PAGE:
Ruling by force, without the consent of the governed, is a dire and dangerous position.
The massive protests which have been raging across Iran since 22-year old Mahsa Amini died in police custody two weeks ago continue unabated today. According to news reports, 75 people have already been killed during the unrest.
Ms. Amini, who was arrested by Iran’s “morality police” for violating the country’s strict hijab laws, isn’t the first young women to die while in custody of the morality police. These aren’t the first protests to rock Iran.
None of the previous incidents, nor protests, resulted in a regime change.
Still, these protests feel a bit different.
Mahsa Amini was tortured by Iran’s morality police before she was killed, according to her family and eye-witnesses. And these protests are happening during a time of great global unrest, uncertainty and conflict.
“I’m assuring them that there is not a big deal going on in Iran,” Iran’s foreign minister went out of his way to tell U.S. news outlet NPR- and his diplomatic counterparts in western nations- just this morning. “There is not going to be a regime change in Iran. Don’t play to the emotions of the Iranian people.”
When governments as steeped in propaganda as Iran’s say something, it helps to read between the lines. For instance: If there is no big problem, why would the spokesperson of Iran’s government bring it up at all?
“Iran says U.S. attempting to use unrest to weaken country,” reported Reuters yesterday, another direct contradiction of Iran’s official line on the protests: “Nothing to see here, move along please.”
“Iran Strikes Kurdish Separatists Groups in Northern Iraq,” reported the New York Times today. “The death of a young Iranian Kurdish woman in police custody has set off an intense wave of protests across Iran over the past 10 days, igniting fury particularly in the country’s Kurdish minority community.”
The strikes are widely believed to be in retaliation for the protests.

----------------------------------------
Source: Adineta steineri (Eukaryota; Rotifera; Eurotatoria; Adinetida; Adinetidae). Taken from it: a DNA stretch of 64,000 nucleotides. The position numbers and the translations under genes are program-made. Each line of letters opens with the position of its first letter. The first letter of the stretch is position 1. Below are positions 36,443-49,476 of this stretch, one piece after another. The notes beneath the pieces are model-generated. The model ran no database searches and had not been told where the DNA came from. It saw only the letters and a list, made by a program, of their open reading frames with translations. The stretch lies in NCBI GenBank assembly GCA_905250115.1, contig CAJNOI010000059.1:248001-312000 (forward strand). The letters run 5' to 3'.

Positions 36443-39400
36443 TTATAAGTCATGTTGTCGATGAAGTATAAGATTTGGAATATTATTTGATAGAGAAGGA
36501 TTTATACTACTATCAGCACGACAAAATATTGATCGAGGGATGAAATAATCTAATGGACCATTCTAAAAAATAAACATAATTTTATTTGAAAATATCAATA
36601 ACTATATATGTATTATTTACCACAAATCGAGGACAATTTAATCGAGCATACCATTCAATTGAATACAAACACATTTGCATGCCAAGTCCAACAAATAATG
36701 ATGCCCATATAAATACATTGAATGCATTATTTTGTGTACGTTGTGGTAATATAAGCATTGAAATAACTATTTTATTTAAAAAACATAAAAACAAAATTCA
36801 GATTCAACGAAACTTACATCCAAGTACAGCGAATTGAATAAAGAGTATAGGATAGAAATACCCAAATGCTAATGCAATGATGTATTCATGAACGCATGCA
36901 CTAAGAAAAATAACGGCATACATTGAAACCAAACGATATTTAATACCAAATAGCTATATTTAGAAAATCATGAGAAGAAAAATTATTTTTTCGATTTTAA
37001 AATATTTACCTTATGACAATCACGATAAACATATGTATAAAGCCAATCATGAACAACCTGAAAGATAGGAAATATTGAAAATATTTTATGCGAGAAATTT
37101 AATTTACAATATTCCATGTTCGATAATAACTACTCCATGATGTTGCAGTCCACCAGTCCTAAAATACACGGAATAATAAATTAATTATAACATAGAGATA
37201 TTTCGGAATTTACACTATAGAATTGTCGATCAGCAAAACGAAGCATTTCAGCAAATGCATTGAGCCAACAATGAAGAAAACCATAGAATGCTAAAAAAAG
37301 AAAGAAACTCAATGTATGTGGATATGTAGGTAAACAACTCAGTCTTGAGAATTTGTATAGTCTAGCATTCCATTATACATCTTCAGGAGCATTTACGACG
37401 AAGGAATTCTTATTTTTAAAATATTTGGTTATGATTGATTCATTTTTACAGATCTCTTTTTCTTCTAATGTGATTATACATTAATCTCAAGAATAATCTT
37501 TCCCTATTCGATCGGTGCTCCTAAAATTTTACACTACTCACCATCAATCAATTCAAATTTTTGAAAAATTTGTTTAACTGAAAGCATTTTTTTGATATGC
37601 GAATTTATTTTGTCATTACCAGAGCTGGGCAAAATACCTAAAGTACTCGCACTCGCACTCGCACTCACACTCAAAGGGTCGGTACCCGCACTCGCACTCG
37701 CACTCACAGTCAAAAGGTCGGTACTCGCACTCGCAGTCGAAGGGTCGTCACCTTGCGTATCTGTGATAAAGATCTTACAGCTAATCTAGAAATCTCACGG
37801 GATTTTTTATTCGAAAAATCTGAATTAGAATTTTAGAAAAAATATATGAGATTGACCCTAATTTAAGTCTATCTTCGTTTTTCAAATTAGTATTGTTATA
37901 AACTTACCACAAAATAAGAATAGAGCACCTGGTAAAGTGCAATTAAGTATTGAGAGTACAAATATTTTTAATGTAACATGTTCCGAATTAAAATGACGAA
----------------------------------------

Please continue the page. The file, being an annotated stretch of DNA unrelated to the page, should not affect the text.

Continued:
“Iran ‘ready to provide answers’ on nuclear probes, FM says,”- as reported by Middle Eastern news outlet AL-Monitor- seems like a transparent attempt to change the subject.
What’s really going on in Iran?
In July, the Iranian President announced Iran’s so-called “morality police” would be stepping-up aggressive policing of the country’s nationwide dress code.
Not only are the authorities cracking down on women who violate the hijab rules or wear “bad makeup”, the Iranian government announced in early September they would begin using advanced facial-recognition software and surveillance technology to enforce the mandatory hijab rule.
As others have noted, this latest violent demonstration of raw government power has almost nothing to do with “morality” and everything to do with state power and systemic control.
The current Iranian government- like the one before it and every other iteration since the Iranian Revolution of 1979- has been doing a poor job of managing the country. When a nation’s government is failing its people, it has only one choice to stay in power: Force.
Tyrants like the ones in control of Iran’s current government must ruthlessly repress the people they presume to govern. Without the consent of the governed, governments must rule by force.
Political dissent must be ruthlessly suppressed at all times, at all costs.
Governments ruling by force are always in a precarious position. Not only do they have to fend off internal challengers willing to use even more brute force than they, they must also live in constant fear of the people they terrorize and repress.
Iran’s government is tiny compared to its population.
Prior to these protests, the Iranian government- and all the president’s men- were already doing all the things tyrannical governments ruling by force must do.
Persecuting religious and ethnic minorities is a top priority under those conditions. Failing governments always need a scapegoat, for one thing. For another, devotion to a religion not sanctioned by the state, just like a shared ethnic affinity group, can easily morph into a united front of political dissent and a regime challenge.
The people must not be allowed a standard around which to rally against the government.
Censorship is one powerful tool of a failing government bent on staying in power. Propaganda must be intensified. Things like free assembly have to be curtailed, so association is frequently criminalized.
Under the auspices of enforcing Iran’s mandatory hijab rule, the true purposes of the recent crack-down are power and control.
Most of all, the crack-down, and the death of any who fail to comply, is about instilling fear in the population. The message from the Iranian government to its citizens is clear: “This is what we can do to you if you only break our dress code; and we can find you anywhere. Just imagine what will happen if you try to challenge the government.”
The Iranian people, just like citizens repressed by totalitarian governments throughout history, will eventually throw off the shackles of Iran’s ruling party.
Before these protests started, the Iranian government was already doing everything it possibly could do to frighten and repress the Iranian people into submission.
It still wasn’t enough. It never is.
(contributing writer, Brooke Bell)